Millennials take responsibility for their own cybersecurity

Deborah Salmi, 1 October 2014

Millennials take responsibility for their own cybersecurity

A new trend has started – people are taking responsibility for their own safety online!

ncsam_facebook_cover_photo_2014 AVAST Software is a "champion" and supporter of NCSAM.

Last October when National Cyber Security Awareness Month (NCSAM) was getting started, it was reported that the incoming workforce of millennials was lax about cyber-risks. They engaged in risky online behavior like:

  • Connecting to unprotected public WiFi networks
  • Using a storage device that wasn't their own
  • Sharing a password with a non-family member
  • Never changing their online banking password

2014 brings more awareness among “Digital Natives”

For this year’s NCSAM, a new survey was done by defense contractor Raytheon in partnership with the U.S. Department of Homeland Security and the National Cyber Security Alliance. It showed that awareness of online safety is rising, with 70% of millennials saying they follow cybersecurity concerns and are up-to-date on the topic. Eighty-seven percent believe they are personally responsible for their online safety.

Millennials are known as the “Facebook generation” or “Digital natives” because they grew up in the “digital age” with internet-connected devices. But just because they were born after the digital age began, doesn’t mean they were any more concerned about security than the so-called digital immigrants who had to replace analog skills with digital. But this year, maybe because of the high profile data breaches that have occurred repeatedly, millennials are concerned about their devices being infected by malware, credit or debit card theft, someone hacking into financial information, or falling victim to online scams or fraud.

While many are aware of the risks – roughly 60% have experienced some sort of online violation - identity theft, a computer virus, or a bad experience on social media – they’re still engaging in some risky behaviors, such as 72% using public WiFi that doesn’t require a password.

Interestingly enough, this increased awareness is also driving interest in a career in cybersecurity with millennials expressing a desire to make the Internet safer and more secure. The problem is that almost two-thirds of the total don’t know or aren’t sure what the “cybersecurity” profession is.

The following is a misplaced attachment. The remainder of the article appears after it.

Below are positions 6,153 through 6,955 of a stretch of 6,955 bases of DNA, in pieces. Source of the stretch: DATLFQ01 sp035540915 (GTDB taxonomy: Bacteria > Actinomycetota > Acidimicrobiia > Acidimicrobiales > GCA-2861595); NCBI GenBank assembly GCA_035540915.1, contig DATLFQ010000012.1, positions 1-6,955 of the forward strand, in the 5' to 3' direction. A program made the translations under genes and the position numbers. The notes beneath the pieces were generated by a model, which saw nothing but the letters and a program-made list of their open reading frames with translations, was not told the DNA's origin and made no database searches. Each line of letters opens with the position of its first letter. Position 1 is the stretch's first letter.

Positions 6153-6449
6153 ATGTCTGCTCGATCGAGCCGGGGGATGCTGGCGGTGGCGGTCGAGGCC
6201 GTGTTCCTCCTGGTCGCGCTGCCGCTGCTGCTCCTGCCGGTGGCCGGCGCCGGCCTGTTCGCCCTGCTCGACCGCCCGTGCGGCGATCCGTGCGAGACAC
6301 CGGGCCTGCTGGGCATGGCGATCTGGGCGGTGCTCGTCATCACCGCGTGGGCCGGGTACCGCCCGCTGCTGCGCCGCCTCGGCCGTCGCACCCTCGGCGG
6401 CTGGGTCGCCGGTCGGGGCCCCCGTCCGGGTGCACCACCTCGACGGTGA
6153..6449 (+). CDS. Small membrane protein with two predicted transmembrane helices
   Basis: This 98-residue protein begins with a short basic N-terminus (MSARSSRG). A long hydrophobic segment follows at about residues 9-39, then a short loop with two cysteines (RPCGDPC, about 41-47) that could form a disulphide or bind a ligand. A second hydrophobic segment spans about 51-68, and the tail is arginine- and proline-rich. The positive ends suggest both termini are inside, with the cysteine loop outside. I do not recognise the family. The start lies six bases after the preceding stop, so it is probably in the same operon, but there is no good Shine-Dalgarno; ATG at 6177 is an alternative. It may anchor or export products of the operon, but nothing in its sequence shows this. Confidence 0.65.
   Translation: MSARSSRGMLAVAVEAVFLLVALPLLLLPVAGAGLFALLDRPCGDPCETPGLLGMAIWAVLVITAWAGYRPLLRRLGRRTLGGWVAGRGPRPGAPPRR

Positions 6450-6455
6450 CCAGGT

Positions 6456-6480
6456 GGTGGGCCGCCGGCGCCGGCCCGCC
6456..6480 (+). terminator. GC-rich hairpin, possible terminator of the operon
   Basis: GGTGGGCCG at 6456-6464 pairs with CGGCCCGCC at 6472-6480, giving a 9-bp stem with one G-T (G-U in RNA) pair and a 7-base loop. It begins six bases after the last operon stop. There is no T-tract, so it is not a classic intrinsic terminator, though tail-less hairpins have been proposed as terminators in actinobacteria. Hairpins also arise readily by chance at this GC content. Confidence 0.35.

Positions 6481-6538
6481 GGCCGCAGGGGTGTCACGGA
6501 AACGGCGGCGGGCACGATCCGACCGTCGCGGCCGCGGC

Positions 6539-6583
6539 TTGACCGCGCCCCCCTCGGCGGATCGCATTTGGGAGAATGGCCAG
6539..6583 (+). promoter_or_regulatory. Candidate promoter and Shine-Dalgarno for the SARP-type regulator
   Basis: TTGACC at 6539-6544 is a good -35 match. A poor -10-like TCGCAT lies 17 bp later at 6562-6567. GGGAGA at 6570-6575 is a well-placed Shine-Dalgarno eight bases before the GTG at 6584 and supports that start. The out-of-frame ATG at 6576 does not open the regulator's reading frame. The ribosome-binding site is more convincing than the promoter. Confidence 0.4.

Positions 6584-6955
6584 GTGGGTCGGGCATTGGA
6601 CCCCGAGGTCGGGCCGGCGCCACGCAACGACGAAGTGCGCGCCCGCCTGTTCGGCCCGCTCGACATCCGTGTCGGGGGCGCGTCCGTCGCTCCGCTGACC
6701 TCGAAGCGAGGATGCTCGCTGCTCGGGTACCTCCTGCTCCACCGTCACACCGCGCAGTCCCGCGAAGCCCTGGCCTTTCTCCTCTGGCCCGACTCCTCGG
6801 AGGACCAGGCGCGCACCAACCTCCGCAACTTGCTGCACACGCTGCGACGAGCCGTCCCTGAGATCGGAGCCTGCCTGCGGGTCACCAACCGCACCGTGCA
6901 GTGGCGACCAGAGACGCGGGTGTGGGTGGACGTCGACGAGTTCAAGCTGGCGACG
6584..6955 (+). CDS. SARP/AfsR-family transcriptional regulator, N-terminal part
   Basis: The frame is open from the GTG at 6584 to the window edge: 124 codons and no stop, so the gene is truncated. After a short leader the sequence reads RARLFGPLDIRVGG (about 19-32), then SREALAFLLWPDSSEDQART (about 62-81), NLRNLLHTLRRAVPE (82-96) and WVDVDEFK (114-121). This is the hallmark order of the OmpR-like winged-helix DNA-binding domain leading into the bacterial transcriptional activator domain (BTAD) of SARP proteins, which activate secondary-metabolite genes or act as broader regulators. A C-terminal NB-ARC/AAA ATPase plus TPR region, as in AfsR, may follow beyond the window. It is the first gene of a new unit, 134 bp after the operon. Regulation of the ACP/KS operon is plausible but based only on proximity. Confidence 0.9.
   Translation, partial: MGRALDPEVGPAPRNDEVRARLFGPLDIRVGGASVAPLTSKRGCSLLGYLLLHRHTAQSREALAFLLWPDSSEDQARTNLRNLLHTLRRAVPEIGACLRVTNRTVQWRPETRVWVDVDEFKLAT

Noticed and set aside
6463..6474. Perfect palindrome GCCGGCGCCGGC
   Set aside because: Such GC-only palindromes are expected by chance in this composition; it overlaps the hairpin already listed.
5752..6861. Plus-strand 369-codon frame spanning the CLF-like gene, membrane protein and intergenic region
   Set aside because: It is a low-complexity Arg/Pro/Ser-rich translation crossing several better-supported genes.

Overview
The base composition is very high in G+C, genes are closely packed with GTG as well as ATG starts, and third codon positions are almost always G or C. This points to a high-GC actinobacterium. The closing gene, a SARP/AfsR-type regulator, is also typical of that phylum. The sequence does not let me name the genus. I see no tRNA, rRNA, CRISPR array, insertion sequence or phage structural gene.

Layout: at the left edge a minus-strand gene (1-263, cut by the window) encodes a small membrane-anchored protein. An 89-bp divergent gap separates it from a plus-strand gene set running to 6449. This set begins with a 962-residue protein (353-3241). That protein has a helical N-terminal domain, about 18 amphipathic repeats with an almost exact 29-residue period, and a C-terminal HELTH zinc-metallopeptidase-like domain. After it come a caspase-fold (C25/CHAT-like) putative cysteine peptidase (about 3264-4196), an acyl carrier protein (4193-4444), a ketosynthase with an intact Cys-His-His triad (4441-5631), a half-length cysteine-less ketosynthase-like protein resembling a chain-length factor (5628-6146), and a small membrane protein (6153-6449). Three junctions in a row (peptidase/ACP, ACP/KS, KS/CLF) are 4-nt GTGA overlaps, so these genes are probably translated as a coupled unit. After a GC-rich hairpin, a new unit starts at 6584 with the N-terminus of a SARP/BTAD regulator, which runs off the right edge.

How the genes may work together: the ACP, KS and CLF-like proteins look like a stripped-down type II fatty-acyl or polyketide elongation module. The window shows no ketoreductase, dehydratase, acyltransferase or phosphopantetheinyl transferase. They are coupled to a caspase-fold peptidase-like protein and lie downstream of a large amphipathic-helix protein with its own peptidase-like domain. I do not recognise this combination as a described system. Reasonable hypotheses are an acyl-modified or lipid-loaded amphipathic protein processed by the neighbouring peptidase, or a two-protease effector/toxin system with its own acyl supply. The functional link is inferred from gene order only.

Building_Tomorrows_Cybersecurity_Workforce-NCSAM2014

STOP. THINK. CONNECT.

For millennials and everyone else, improving cybersecurity involves absorbing the STOP. THINK. CONNECT. message: Take a few safety precautions, understand the consequences of behaviors, and enjoy the Internet with more peace of mind.

To stay safer and more secure online everyone should:

  • Keep a clean machine. Keep software up-to-date on all Internet-connected devices to reduce risk of infection and malware.
  • Get two steps ahead. Switch on two-step verification or multi-factor authentication wherever offered to make your accounts more secure.
  • When in doubt, throw it out. Links in email, posts, and texts are often the ways cybercriminals try to steal your information or infect your devices.
  • Think before you app. Understand and be comfortable with what information (i.e., location, your contacts, social networking profiles, etc.) the app would access and share before you download it.
  • Use a better password. Improve your defenses by making passwords that you can remember, are hard to guess, preferably use numbers, capital and lowercase letters and symbols and are different for all accounts.
  • Post only about others what you would have them post about you. It’s the golden rule on the Internet, too.

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